Houston – A federal judge on Tuesday night indefinitely barred President Joe Biden’s administration from imposing a 100-day moratorium on most deportations. Federal District Judge Drew Tipton issued a preliminary injunction requested by Texas, which argued that the moratorium violated federal law and ran the risk of imposing additional costs on the state.
Biden proposed the 100-day pause in deportations during his campaign as part of a broader review of immigration law enforcement and an attempt to reverse former President Donald Trump’s priorities.
Biden has proposed a comprehensive immigration bill that would allow the legalization of approximately 11 million people living illegally in the United States. It has also instituted other guidelines on who immigration and border agents should turn to for enforcement.
Tipton, a Trump appointee, initially ruled on January 26 that the moratorium violated federal law on administrative procedures and that the United States did not demonstrate why a deportation pause was warranted. A temporary restraining order issued by the judge expired Tuesday.
Tipton’s ruling did not require deportations to resume at the previous rate. Even without a moratorium, immigration agencies have wide latitude to enforce deportations and prosecute cases.
But in the days that followed his ruling, authorities deported 15 people to Jamaica and hundreds more to Central America. The Biden administration has also continued to expel immigrants under a separate process initiated by Trump officials, who invoked the public health law because of the coronavirus pandemic.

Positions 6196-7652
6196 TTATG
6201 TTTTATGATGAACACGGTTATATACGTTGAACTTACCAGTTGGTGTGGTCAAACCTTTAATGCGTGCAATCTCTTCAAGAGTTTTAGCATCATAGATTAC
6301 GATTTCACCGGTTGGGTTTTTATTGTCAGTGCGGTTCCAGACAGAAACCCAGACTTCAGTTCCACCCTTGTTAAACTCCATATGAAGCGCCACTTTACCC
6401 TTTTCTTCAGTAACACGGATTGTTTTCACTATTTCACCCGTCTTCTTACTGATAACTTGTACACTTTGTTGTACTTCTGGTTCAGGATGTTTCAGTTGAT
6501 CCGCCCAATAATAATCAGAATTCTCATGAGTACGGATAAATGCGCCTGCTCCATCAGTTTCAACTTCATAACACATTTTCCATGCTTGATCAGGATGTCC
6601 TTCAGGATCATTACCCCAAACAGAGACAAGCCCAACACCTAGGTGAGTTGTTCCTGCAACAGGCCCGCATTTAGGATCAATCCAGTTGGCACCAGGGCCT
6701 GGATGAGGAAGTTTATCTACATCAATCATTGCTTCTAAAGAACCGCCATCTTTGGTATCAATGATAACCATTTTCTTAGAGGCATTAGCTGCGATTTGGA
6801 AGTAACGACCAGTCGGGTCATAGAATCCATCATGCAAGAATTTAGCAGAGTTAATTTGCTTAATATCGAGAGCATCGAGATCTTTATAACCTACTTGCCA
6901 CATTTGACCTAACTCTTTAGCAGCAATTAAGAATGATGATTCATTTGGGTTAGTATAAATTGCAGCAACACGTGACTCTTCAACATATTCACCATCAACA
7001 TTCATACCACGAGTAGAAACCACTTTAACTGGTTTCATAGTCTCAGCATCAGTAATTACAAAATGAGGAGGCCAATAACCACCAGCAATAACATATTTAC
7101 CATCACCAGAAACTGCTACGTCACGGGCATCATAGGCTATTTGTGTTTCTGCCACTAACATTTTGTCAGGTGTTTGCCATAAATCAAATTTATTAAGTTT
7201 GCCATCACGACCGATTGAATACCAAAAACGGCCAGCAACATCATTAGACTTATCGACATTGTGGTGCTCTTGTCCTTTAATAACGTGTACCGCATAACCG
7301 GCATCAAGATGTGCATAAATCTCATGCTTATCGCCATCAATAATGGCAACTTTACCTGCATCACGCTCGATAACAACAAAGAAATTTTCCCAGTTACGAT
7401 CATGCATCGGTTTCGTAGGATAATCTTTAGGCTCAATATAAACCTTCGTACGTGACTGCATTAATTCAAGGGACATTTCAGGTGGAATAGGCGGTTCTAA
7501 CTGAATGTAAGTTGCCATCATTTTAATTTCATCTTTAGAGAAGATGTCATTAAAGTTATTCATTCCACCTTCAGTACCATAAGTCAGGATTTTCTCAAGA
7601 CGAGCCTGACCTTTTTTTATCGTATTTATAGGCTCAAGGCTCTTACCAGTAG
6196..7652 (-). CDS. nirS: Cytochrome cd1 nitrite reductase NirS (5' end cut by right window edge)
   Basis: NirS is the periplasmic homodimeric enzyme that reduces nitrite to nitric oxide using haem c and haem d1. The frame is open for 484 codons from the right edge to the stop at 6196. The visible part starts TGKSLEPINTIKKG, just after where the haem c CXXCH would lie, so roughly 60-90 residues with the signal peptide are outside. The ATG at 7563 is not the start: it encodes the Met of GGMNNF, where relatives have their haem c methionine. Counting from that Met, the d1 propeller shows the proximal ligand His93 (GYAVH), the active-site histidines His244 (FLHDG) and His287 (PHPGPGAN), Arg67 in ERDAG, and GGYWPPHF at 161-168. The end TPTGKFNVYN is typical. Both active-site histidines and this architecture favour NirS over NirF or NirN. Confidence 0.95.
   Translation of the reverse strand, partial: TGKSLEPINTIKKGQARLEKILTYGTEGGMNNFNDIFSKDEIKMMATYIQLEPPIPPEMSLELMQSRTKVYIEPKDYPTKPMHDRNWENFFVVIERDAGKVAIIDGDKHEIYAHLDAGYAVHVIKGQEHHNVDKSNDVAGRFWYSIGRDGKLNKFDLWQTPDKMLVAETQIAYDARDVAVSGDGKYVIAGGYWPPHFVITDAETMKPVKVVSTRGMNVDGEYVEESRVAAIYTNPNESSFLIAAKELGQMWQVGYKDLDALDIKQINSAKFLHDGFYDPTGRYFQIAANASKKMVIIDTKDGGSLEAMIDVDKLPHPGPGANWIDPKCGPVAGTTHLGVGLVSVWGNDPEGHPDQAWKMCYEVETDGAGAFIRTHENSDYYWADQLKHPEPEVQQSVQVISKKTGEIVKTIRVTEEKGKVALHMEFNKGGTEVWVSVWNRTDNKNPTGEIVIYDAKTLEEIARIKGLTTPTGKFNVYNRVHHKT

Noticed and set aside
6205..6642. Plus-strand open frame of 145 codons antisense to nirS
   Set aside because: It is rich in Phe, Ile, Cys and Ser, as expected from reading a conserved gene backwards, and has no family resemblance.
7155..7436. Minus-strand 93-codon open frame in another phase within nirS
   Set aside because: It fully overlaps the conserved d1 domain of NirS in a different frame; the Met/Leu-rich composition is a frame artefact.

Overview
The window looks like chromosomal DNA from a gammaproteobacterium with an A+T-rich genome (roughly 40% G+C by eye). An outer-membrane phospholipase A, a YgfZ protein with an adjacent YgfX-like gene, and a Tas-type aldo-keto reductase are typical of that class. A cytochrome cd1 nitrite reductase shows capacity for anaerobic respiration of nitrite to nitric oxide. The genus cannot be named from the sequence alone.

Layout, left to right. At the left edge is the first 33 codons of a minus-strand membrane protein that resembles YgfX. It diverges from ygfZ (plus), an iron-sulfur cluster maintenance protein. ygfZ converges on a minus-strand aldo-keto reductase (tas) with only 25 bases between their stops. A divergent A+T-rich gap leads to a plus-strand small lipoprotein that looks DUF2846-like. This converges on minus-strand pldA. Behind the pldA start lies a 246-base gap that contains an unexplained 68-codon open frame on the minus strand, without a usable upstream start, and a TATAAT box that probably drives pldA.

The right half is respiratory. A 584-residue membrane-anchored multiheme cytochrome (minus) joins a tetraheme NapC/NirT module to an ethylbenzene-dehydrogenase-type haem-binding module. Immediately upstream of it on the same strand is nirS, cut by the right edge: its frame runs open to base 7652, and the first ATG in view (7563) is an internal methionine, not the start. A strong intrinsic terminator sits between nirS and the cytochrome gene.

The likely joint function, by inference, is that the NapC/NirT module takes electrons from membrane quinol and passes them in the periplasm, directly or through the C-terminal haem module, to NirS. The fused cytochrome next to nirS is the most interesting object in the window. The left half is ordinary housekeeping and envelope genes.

Texas American Civil Liberties Union attorney Kate Huddleston reacted angrily to the latest ruling, saying in a statement that, “Texas Attorney General Ken Paxton continues … to seek to force the Biden administration to follow the xenophobic policies of former President Trump. Allowing these deportations to continue means that families will be torn apart and people who have the opportunity to seek help in the United States will be returned to danger. “
The legal fight for a ban on deportation is an early sign of Republican opposition to Biden’s immigration priorities, just as Democrats and pro-immigrant legal groups opposed Trump’s proposals. Almost four years before Tipton’s order, Trump signed a travel ban from seven countries with predominantly Muslim populations that caused chaos at airports. Legal groups successfully sued to stop the implementation of the ban.
It was not immediately clear whether the Biden administration will appeal Tipton’s latest ruling. The Justice Department did not seek a stay of Tipton’s previous temporary restraining order.